I didn’t pay much attention to those “Sponsored Pages” Facebook started adding to our timelines until they finally got one right. Recently, I received a post from a musician offering a free sampler of his music.
“There’s no subsidiary of Viacom shoehorning my music onto radio playlists. There’s no carefully worded advertisements assaulting you at the bus stop. You heard about my music from a friend, simple as that. Which means you listen to music for its substance, not its convenience,” explains the artist’s website.
Is Facebook my friend? That’s a question best left to the philosophers. Regardless, I enjoyed the music I downloaded. It’s like acoustic Conor Oberst with less pathos and Van Morrison or Bob Dylan with more piss and vinegar. It’s urgent and passionate, alternately tender or sweaty.
I appreciated the call for us to share our free music with friends if we liked it. “There isn’t a media outlet in the world as powerful as word of mouth,” his website continues. It means he’s confident his music will rise above the cacophony of a million bands playing a billion songs online all at once. He has something he needs to share, not something he wants to sell.
I’d like to think of people who read these music articles as “friends” in at least some community-based fashion. I hope that by now some of you trust me to uncover some interesting new music for you. This may be in print, but it’s my version of word-of-mouth: Ladies and gentlemen, meet Joe Pug.
Pug lives the dream, or at least his own. Over the past five years he’s independently released two full albums, two eps and a live disc. He plays up to 150 shows a year with an electric guitar player and standup bass accompanying his own acoustic guitar and voice. “We like to think of ourselves as a power trio,” he laughs.
This lineup has been crisscrossing the country for nearly three years. The hours are long and the job is expansive. The band logs all those miles in a van and handles all the peripheries of a show like selling merchandise and sound-checking at each venue. And all that work is paying off. “There’s a pattern,” explains Pug. “The first time we play in a city there’s no one there. By the fifth time there’s a nice audience. Luckily, we’re a lot closer to the fifth time than the first in many places.”
For Pug, each stop is another on a journey that started eight years ago in North Carolina and travelled to the Midwest. Pug was attending college on the East Coast, studying to be a playwright. “I was unhappy; I don’t think school was for me,” he says now. “I had a buddy in Chicago who told me it was good there. I didn’t want to go back home, so I went there instead.” He’d played guitar since middle school and was in a few bands in high school. Music took a backseat when studying at college, but now that he’d left that behind Pug took to it again “like a duck to water.”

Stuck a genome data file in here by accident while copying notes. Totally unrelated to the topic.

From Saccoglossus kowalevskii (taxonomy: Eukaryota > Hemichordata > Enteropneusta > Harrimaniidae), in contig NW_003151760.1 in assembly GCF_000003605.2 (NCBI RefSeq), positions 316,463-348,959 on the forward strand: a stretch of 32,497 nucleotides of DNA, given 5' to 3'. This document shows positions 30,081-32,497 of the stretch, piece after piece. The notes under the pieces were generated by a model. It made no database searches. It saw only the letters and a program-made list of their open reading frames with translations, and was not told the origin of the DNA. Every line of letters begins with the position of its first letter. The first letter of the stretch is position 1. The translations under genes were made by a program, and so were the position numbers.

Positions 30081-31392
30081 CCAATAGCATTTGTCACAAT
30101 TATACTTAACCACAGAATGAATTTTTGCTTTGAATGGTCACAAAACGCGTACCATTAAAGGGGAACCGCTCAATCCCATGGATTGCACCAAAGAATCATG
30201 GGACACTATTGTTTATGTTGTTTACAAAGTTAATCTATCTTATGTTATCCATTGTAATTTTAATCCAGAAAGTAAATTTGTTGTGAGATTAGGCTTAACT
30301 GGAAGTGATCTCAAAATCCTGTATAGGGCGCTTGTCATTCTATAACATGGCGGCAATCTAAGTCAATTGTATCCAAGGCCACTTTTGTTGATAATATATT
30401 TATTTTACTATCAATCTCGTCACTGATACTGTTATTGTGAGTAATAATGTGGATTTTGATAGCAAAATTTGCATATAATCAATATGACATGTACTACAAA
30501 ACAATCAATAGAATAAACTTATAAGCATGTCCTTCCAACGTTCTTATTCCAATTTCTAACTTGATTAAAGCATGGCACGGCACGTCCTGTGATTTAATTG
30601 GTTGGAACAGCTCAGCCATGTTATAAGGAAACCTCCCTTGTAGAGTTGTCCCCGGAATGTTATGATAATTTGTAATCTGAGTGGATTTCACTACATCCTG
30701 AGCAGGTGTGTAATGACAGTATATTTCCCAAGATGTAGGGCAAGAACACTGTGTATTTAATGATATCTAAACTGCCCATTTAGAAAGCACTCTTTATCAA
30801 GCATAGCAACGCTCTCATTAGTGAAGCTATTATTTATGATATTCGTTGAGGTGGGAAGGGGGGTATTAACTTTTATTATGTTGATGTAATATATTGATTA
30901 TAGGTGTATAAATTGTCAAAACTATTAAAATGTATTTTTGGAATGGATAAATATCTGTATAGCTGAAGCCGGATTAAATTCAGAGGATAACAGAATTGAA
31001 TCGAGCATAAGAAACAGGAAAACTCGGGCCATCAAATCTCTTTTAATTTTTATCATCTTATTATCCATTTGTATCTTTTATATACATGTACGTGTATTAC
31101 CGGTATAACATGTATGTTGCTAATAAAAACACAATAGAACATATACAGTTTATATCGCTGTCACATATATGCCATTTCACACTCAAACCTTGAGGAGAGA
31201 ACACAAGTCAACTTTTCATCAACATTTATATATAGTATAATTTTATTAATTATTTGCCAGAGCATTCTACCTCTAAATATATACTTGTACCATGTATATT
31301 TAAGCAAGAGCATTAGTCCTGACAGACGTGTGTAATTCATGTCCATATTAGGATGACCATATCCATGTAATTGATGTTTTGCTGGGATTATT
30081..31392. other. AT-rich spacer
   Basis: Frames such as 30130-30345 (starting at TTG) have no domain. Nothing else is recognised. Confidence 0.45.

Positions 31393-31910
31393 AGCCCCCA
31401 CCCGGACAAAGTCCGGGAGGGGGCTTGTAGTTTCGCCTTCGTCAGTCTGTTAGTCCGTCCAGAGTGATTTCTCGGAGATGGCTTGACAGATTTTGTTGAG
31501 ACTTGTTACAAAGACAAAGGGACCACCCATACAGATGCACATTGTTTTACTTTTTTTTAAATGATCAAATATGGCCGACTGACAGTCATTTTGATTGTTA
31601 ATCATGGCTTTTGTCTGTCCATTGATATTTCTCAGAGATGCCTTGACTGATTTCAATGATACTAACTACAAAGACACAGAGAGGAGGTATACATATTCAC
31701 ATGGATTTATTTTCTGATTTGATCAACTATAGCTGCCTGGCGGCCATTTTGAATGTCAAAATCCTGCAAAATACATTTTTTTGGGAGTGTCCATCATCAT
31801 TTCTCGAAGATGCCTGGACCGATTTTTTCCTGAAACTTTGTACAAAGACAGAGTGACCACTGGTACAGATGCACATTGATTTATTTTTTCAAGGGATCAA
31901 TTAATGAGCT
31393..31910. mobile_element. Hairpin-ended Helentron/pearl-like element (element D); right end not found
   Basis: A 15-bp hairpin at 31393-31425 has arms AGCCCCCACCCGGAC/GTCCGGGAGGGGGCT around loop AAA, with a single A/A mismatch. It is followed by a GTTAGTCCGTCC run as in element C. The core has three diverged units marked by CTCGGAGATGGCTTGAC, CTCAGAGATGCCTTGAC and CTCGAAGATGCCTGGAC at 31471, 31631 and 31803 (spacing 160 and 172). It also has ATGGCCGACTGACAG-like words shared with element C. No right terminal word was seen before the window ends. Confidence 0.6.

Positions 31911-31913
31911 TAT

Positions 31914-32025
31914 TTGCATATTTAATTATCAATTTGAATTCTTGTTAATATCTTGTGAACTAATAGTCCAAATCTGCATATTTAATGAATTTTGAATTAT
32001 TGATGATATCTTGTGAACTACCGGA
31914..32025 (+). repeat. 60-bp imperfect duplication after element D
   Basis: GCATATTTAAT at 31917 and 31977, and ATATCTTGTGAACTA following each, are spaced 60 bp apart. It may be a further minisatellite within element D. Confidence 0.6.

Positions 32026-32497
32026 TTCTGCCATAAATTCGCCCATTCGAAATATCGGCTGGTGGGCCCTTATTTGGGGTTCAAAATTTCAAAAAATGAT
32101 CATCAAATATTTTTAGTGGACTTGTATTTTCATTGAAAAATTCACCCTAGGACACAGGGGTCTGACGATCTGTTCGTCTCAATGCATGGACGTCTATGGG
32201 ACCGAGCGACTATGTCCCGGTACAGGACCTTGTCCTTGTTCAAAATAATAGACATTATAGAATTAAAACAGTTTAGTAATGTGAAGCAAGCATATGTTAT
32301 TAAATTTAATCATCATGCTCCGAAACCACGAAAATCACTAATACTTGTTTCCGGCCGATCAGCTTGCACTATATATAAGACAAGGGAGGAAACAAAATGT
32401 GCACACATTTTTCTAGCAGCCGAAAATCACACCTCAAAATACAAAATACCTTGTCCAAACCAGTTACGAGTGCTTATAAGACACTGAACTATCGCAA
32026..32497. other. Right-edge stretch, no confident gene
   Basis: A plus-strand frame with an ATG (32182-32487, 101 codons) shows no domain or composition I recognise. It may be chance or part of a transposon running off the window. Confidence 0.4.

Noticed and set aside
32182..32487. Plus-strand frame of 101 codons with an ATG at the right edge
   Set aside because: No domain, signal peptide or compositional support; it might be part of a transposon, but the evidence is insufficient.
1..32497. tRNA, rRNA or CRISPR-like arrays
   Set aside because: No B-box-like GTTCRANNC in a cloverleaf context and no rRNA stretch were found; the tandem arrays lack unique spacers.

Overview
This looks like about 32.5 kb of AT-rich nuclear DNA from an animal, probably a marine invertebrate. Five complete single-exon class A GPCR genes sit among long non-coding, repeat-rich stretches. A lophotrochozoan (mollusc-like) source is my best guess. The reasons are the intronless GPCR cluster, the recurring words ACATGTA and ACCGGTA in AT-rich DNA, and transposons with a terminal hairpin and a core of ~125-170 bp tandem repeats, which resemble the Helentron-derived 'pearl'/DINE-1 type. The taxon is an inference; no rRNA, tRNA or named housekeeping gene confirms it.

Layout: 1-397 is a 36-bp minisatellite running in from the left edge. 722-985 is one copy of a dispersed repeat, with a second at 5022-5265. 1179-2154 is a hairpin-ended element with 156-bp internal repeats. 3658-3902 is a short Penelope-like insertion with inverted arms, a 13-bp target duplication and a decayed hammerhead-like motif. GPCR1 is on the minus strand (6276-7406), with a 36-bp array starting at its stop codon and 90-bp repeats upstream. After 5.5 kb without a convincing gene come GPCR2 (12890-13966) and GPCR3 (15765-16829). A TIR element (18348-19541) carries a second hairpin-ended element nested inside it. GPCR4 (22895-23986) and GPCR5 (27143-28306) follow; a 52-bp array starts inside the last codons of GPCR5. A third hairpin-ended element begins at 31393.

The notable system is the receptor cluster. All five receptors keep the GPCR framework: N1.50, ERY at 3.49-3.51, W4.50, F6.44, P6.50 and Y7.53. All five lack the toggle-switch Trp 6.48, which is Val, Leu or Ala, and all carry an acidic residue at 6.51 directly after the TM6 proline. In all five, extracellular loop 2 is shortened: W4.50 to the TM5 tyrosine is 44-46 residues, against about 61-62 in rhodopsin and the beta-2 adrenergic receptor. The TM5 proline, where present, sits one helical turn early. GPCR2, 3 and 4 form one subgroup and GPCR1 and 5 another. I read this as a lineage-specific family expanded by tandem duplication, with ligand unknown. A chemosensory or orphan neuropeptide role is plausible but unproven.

“I started writing songs and it just clicked with me more than anything else I’d been doing,” he recalls. “I’ve listened to music my whole life, but I haven’t been going to see plays for that long. I have a more intuitive understanding of how songs work.”
Pug says he’s inspired by “all the American singer-songwriter luminaries,” and rattles off some favorites: Warren Zevon, Gillian Welch, Lucinda Williams, Tom Waits, Neko Case, Tom Petty. The list is diverse and the inspiration Pug draws from them has more to do with how they write songs than what they sound like: “They can all go to deep places in their psyche and pull out these images, and give us these great, poetic descriptions of them. Only a few people are brave enough to go in and pluck them out.”
Perhaps more than song skill, Pug works on being able to search his own mind for these moments. “It’s a personal thing. It has more to do with how you live your life than the music itself: Just living in a way so you’re the person you hoped you’d be and trying to live up to it on a daily basis,” he offers. “I’ve gotten lucky a time or two and I’m getting better. You fall short sometimes, but you always try. Then you can get to the good stuff.”
Onstage at Johnny Brenda’s in Philadelphia in the beginning of May, Pug and his band are hard at work. It’s their twelfth time in the area and you can tell by the dedicated, mostly silent, audience. People like him are masters of their craft thanks both to endless touring and the fact that they’re reaching out to potential new listeners at each show.
Pug plays a lot of quiet music; even the slightest slip-up would be glaringly apparent at small, intimate venues. I’m reminded of his own line as he works to hold his captive audience: “The world has bested better men than you.”
He’s clearly accepted his own challenge. The emotional cores of the songs take the spotlight while his craftsmanship quietly nuances each one. When Pug sings he naturally sways, leaning toward and away from the microphone in a way that accentuates his voice at certain points without ever fading. He swings off one guitar and grabs another in one motion and tells stories to cover guitar tuning and maintain pacing as well as set the stage for the next song.
Pug puts on a great show and sells his records afterwards, but his goals reach further than selling tickets and moving units: “I’m hoping people will listen individually and privately,” he explains. “I hope these ideas help them describe their life and make sense of it in the same way that books and records and paintings that I love have done for me.”
Go Online at http://www.joepugmusic.com